The Cambridge History of English and American Literature in 18 Volumes (1907–21).
Volume XIV. The Victorian Age, Part Two.

II. Historians, Biographers and Political Orators

§ 51. Scott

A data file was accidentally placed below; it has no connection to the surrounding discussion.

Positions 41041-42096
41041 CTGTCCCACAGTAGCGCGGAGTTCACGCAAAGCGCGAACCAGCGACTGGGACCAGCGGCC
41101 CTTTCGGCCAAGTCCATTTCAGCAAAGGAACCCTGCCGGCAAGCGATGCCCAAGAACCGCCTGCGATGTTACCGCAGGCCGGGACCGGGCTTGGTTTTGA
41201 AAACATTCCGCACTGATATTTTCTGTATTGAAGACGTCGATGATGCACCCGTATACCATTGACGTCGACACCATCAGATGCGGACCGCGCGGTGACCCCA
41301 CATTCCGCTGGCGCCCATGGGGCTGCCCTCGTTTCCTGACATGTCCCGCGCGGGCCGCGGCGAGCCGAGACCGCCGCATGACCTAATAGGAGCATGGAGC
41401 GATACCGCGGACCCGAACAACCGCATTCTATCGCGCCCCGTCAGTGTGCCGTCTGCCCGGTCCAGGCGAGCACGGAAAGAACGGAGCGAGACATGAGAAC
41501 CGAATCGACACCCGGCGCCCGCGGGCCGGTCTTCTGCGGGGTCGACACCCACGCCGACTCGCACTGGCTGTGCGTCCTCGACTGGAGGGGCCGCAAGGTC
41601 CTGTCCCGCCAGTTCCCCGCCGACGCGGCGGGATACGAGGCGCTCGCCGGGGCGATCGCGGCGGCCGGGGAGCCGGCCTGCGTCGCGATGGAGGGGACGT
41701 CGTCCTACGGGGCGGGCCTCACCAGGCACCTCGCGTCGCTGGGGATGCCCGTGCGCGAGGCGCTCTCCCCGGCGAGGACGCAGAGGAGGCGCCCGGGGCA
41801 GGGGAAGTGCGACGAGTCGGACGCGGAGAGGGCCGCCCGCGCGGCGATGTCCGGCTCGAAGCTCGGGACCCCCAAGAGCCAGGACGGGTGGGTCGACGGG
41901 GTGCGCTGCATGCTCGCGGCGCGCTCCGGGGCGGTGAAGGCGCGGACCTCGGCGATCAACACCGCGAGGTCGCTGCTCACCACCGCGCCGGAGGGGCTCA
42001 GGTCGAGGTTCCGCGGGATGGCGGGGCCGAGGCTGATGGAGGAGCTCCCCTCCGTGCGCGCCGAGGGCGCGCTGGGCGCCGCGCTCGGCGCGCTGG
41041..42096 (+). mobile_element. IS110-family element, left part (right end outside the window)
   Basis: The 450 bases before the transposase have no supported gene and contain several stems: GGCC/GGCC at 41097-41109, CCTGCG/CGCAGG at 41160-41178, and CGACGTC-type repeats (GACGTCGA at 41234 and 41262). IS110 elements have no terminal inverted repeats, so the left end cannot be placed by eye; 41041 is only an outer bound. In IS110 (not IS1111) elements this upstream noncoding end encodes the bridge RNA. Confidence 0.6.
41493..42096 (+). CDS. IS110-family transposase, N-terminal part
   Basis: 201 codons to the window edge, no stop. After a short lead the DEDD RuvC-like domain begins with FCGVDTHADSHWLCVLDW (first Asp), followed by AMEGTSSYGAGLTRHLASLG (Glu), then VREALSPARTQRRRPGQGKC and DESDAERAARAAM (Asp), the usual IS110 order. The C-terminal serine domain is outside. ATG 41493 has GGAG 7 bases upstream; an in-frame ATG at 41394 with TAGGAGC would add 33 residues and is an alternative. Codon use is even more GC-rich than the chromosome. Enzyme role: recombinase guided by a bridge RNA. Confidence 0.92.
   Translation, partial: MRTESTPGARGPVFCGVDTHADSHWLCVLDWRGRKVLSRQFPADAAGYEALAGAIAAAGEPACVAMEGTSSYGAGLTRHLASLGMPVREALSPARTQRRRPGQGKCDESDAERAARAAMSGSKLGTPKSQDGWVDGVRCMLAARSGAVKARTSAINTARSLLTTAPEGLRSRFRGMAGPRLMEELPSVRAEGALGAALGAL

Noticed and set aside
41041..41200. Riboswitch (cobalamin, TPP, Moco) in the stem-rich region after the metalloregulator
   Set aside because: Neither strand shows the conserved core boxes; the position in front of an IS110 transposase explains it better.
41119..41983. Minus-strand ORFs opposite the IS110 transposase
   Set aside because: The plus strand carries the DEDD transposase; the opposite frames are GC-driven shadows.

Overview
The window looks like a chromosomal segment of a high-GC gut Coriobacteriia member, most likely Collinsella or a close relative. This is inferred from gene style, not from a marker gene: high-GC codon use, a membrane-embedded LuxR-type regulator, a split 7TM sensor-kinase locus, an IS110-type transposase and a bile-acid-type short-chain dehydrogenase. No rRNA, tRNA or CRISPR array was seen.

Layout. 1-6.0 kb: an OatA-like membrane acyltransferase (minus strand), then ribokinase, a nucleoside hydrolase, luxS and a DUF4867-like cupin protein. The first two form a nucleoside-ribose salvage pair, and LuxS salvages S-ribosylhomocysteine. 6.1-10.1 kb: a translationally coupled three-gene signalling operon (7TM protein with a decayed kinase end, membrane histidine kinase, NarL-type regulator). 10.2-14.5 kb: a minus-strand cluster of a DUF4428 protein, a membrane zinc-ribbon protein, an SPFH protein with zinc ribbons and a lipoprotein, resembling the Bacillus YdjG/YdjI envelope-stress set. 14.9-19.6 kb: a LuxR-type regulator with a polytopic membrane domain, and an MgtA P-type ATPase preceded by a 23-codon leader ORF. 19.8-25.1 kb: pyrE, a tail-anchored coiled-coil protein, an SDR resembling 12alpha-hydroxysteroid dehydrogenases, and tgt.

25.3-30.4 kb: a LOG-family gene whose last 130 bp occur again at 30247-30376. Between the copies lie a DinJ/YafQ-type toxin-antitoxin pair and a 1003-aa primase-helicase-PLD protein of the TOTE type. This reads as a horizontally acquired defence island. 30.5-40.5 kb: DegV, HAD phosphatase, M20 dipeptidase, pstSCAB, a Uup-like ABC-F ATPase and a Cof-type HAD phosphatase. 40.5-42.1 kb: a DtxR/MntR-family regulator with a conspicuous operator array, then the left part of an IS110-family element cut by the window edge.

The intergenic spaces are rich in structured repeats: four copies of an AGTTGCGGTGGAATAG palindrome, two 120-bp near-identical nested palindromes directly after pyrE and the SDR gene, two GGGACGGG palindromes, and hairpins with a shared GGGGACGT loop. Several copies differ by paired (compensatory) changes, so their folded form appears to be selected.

Scott’s own historical works, apart from the Tales of a Grandfather from Scottish and French history, comprise the Scottish history which he wrote for Lardner’s Cabinet Cyclopædia immediately after he had completed the last of his imaginative works, Anne of Geierstein, and the rather earlier Life of Buonaparte. The latter, written “in the midst of pain, sorrow and ruin,” is an extraordinary effort—a twelve-month’s labour extending over what, “on the original model of his works,” would have filled from thirteen to fourteen volumes; but its details met with sharp criticism, and it can hardly be said to warrant Lockhart’s prediction that “posterity will recognise Napoleon’s Livy in Scott.” His influence upon historical literature, which continued and immeasurably developed that of Châteaubriand, was of far greater importance than were his own contributions to it. Perhaps the most direct and signal expression which it found was in French literature; Thierry’s Norman Conquest, as has been well observed, could hardly have been written, or at least written as it was, without Ivanhoe. But, at home, too, the doctrine of local colouring had impressed itself, once for all, upon historical narrative.